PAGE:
We chatted about the shortest song the other day Short Music and the music industry (which of course raises the question of what defines a song) and that got us thinking about other shortest stuff:

The Shortest concert – imagine various folks playing one note and taking a bow and the crowd going wild.  The rock duo the White Stripes reacted to preconcert hubbub about a free secret concert by planning the shortest concert, then announcing a one note free concert a few hours before the “real” paid event, and then fulfilling that concert by playing, reportedly, a single C sharp.  Loyal fans, who were in on the joke, were thrilled, and after viewing the video,  (below), one expects that no one asked for their money back.

The Shortest poem – much debate here, said by some to be Aram Saroyan’s poem “lighght” (that’s it),  raising the issue of what, exactly, defines a poem.  His poem uses some word play here – supposedly, “Lighght” is a doubling of the silent “gh” of the word light, drawings out the length of the word, in an attempt to create a sense of space. This all got Aram in a little hot water (or publicity) when he received $500 from the fledgling National Endowment for the Arts when the poem was anthologized in one of their publications.   Conservatives, such as Representative William Scherle and Senator Jesse Helms, objected at the per-word amount of the award, complaining that the word was not a real poem and was not even spelled correctly. For ones that don’t use made up words, a personal favorite makes a nice runner up:

Ode to a Goldfish
Oh Wet Pet.

The shortest theoretically possible Monopoly game – Scientists can weigh in on the shortest length of time (an attosecond) or distance (the Planck length), and I guess we’ll have to take their word for it.  Everyone, however, can take a position on the recent claim of the world’s shortest theoretically possible Monopoly game – assuming that all the dice rolls fall the right way, two folks, it is argued, could play a game that lasted twenty-one seconds – here’s how they argue it could go:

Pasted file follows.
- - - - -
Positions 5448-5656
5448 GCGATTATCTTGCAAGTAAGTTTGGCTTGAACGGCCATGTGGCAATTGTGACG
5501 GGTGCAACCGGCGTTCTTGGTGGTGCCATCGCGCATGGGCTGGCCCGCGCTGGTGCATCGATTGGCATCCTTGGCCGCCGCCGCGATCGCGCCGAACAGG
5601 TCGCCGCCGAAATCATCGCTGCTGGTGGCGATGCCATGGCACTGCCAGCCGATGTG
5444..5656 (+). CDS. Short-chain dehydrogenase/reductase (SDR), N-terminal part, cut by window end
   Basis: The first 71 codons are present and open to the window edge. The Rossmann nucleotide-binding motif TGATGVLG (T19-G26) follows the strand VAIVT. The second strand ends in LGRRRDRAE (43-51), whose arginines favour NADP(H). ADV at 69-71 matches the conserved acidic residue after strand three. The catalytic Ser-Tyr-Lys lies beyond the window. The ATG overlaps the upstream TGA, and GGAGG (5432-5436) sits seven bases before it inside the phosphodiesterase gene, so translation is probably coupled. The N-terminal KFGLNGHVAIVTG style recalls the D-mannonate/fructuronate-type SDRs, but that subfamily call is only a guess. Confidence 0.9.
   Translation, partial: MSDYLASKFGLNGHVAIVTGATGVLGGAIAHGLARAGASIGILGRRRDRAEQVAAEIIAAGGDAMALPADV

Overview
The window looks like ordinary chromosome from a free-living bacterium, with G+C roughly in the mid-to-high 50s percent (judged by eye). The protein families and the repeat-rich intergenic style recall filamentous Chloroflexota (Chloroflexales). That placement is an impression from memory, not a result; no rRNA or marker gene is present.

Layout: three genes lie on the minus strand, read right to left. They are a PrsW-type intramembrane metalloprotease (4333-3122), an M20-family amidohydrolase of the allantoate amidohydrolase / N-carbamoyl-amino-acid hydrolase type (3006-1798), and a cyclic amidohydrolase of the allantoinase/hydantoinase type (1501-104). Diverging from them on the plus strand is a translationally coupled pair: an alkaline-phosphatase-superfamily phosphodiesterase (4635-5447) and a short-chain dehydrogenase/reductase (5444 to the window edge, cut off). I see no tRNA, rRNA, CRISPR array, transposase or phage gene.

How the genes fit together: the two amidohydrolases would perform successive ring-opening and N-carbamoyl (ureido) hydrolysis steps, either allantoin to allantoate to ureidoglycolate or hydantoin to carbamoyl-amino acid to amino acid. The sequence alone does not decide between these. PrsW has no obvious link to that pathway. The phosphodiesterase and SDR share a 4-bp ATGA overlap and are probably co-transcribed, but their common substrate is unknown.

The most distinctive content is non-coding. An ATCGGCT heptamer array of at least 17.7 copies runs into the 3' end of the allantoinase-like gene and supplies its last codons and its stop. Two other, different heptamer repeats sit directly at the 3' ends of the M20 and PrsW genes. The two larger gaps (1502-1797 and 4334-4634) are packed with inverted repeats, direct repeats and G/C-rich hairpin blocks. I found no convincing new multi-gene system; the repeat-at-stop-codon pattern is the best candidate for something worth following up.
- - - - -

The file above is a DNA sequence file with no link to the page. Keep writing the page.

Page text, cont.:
Player 1, Turn 1:

Roll: 6-6, Lands on: Electric Company
Action: None, Doubles therefore roll again

Roll: 6-6, Lands on: Illinois Avenue
Action: None, Doubles therefore roll again

Roll: 4-5, Lands on: Community Chest “Bank error in your favor, Collect $200″
Action: Collects $200 (now has $1700)

Player 2, Turn 1:

Roll: 2-2, Lands on: Income Tax
Action: Pay $200 (now has $1300), Doubles therefore rolls again

Roll: 5-6, Lands on: Pennsylvania Rail Road
Action: None

Player 1, Turn 2:

Roll: 2-2, Lands on: Park Place
Action: Purchase ($350, now has $1350), Doubles therefore rolls again

Roll: 1-1, Lands on: Boardwalk
Action: Purchase ($400, now has $950), Doubles therefore rolls again

Roll: 3-1, Lands on Baltic Avenue
Action: Collect $200 for passing GO (now has $1150), Purchase 3 houses for Boardwalk, 2 for Park Place ($1000, now has $150)

Player 2, Turn 2:

Roll: 3-4, Lands on: Chance, “Advance to Boardwalk”
Action: Advance to Boardwalk, Rent is $1400, only has $1300 = Bankrupt


They created a video simulation of the game and then the arguing started – both points of view, “there must be a shorter version” and “you’re understanding the rules incorrectly” were taken.  Most  of the detractors’ variants other came up with what strikes me as an attempt to arrive at the same place with slightly different approaches, the goal being to bankrupt one of the players in the shortest possible time.  For those among us who loathe the game, this might be something to hope for, but like the man who bowls a “300”, one could also feel a little cheated.

All this begs the question, – shortest, longest, “why do we care?”  The title Guinness World Records remains one of the most world’s most popular books (way below the Bible and Chairman Mao’s Little Red Book, but about the same as Twilight, 100 million copies) for a reason – we like extremes.  I’m guessing that we also like to have a accounting of what can be known; it gives us some stability in an otherwise confusing and unpredictable world full of the imponderable: “Could God microwave a burrito so hot that even He couldn’t eat it?” or  “Why is Justin Bieber so popular?”.

White Stripes One Note Show – St Johns Newfoundland

The Shortest Possible Game of Monopoly: 21 Seconds


Shortest Possible Game of Monopoly